Don't read this book.
I really liked the first book in the series, Annihilation. The writing was concise and there was a lot of action. A lot of things were left unanswered, but I assumed they would be in the next two books. Wrong.
Best way to describe the second book? He took 100 pages of action and crammed it into 550. Meandering thoughts that broke up the story line, so many SAT words that had to read several passages more than once just to understand what I was reading. If you don't know what flense means, you better have a dictionary close by when you read this book.
I love to read. I'm a fairly well educated person. I did not enjoy this book. Don't waste your time.
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This second book of the trilogy is sensational, extremely well written and unnerving. I had no intention of reading the entire trilogy when I started Annihilation but now I can't stop; it's like a new addiction. So it's on to Acceptance...I hope I make it!
Constantly skipping sentences because this was so slow. Zero payoff at the end for all the detective work. Loved the first book but this was a huge drop off. On to the last book, better make up for this!
The Southern Reach Volume 2: Where the Pros Go Weird
In this second volume of the Southern Reach Trilogy, we get to look inside the shadowy government organization which is trying to both study and contain the mysterious Area X. Our protagonist is "Control" who is assigned by Central to replace the now-missing Director of the Southern Reach. We follow him as he tries to figure out the Southern Reach's eccentric staff, and to question the "Biologist" our protagonist from the first novel who has mysteriously returned from the previous expedition. Things are not at all in order in the scientific research station that has been studying Area X since it occurred. It reminds me of the saying that when one stares in to the abyss, the abyss also stares into you. As he begins to unravel the mystery, events begin to come to a head with significant and unexpected changes in the formerly stable nature of Area X itself.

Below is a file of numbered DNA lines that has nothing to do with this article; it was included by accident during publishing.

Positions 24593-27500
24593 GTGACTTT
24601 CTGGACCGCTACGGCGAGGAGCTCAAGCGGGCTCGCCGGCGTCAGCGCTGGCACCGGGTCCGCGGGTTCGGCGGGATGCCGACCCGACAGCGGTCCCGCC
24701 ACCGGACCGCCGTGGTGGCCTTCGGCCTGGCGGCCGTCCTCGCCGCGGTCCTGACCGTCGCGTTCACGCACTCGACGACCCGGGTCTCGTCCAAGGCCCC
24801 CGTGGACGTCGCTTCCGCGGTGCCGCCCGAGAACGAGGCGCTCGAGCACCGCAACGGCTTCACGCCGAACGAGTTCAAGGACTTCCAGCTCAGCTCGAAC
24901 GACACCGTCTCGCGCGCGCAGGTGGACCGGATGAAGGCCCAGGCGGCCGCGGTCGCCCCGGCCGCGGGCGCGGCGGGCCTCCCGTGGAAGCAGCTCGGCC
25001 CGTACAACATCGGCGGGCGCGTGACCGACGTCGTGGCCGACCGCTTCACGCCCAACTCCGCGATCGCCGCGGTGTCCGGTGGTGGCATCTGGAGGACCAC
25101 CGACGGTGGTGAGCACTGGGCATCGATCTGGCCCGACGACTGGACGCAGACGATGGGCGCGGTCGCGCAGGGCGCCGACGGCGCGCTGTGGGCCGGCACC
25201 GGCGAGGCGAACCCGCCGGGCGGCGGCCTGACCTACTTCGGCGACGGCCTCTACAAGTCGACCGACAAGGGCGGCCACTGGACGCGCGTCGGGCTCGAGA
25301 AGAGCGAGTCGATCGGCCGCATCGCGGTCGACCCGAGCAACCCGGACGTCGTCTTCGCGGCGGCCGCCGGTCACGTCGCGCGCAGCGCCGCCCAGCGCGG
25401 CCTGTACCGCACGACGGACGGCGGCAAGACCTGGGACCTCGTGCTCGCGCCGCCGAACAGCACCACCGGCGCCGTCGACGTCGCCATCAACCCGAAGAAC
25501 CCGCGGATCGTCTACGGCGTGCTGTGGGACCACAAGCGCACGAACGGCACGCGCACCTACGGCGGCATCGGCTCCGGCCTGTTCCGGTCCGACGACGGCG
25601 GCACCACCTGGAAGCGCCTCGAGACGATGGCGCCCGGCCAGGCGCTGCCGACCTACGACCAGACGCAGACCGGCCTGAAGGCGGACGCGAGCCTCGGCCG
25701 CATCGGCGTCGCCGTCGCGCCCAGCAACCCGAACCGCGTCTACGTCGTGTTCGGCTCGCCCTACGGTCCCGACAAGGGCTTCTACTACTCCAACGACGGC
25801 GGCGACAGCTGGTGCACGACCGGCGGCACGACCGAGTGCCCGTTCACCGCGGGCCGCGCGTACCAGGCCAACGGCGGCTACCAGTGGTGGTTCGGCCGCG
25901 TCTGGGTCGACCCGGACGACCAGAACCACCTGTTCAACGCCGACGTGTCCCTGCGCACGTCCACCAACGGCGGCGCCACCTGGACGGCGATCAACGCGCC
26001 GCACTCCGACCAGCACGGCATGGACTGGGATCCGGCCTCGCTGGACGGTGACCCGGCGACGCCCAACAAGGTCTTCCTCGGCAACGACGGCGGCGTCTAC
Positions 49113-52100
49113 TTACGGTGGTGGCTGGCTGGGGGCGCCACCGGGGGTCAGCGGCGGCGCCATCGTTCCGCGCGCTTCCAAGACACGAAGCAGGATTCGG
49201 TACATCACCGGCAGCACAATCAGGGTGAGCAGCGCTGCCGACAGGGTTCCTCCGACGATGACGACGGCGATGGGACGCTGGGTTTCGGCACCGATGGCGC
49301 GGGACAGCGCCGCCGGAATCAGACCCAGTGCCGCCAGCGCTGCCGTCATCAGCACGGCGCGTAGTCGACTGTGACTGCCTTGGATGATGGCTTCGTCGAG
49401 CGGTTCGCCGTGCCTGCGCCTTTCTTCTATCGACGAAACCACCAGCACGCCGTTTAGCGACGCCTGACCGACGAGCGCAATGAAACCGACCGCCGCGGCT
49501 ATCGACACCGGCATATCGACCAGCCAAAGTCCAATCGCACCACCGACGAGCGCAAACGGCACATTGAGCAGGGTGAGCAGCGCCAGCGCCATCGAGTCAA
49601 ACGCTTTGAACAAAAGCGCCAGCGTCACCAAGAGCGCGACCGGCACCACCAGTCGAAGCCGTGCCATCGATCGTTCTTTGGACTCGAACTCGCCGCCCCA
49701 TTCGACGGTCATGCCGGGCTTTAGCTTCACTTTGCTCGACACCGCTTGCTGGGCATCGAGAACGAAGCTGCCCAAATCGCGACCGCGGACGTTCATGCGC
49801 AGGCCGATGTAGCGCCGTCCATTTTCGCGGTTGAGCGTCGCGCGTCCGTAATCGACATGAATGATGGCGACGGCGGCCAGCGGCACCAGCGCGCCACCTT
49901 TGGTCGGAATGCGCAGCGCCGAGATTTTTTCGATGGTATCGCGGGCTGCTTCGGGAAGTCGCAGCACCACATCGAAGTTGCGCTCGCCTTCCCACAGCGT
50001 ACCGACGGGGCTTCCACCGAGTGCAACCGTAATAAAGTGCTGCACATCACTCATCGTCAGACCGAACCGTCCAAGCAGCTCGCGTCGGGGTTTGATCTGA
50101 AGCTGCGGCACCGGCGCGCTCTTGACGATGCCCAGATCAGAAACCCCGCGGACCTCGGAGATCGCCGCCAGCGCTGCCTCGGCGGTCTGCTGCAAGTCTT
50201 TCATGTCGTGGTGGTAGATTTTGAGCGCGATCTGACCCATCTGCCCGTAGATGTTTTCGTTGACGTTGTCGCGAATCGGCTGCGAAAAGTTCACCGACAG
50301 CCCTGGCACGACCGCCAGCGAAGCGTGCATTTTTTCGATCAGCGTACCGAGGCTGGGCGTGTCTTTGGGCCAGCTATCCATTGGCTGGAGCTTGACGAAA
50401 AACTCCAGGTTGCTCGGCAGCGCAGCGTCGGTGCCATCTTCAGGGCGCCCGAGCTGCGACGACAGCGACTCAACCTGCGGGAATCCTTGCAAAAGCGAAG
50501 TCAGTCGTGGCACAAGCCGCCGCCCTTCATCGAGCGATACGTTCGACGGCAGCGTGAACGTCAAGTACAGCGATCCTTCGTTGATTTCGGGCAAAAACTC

The book introduces an new character, Control, and gives us a window into the mind and upbringing of a shadowy government agent. He isn't always a likable character, but is multifaceted, and you do empathize with him. His journey from secret government field agent, to administrative "fixer," then to director of the oddest scientific research facility studying a secret and mysterious area is both interesting and disturbing. Mr. Vandermeer can make what should be mundane bureaucratic detail ominous and dark. The surprising conclusion of the book has me anticipating the no-doubt exciting revelations of volume three!
By Nickname which is creative
I have really enjoyed reading these books, despite being a little annoyed with Authority. Of the three, I found the second somewhat tedious, with me always wanting to skip 3 or 4 sentences ahead in a paragraph, going back to reread them, then realizing I didn’t miss anything with the skipping. The story seemed erratic, always teetering on giving explanation, but stopping just short of it. Mostly with a lot of very wordy dialogue from Control. This book doesn’t seem to be as esoteric as the other two. It served as background, mostly about Control, a little about Central and the Southern Reach, but mostly it just served a bridge between the first and the third books. There was a lot of alluding to what was seen and experienced in Area X. But, just that, allusion; stopping short of description. I have very much enjoyed how this author teases out experiences with, and possible origins of, Area X, and then actually follows up with some kind of explanation from the characters own experiences instead of leaving the reader hanging. Authority was mostly just the tease, obervations from an outsider with no clue, just like the readers. I found the really good writing and supurb story telling in the first and third novels. In all, I will not say it was a terrible read, but not the best volume in the series.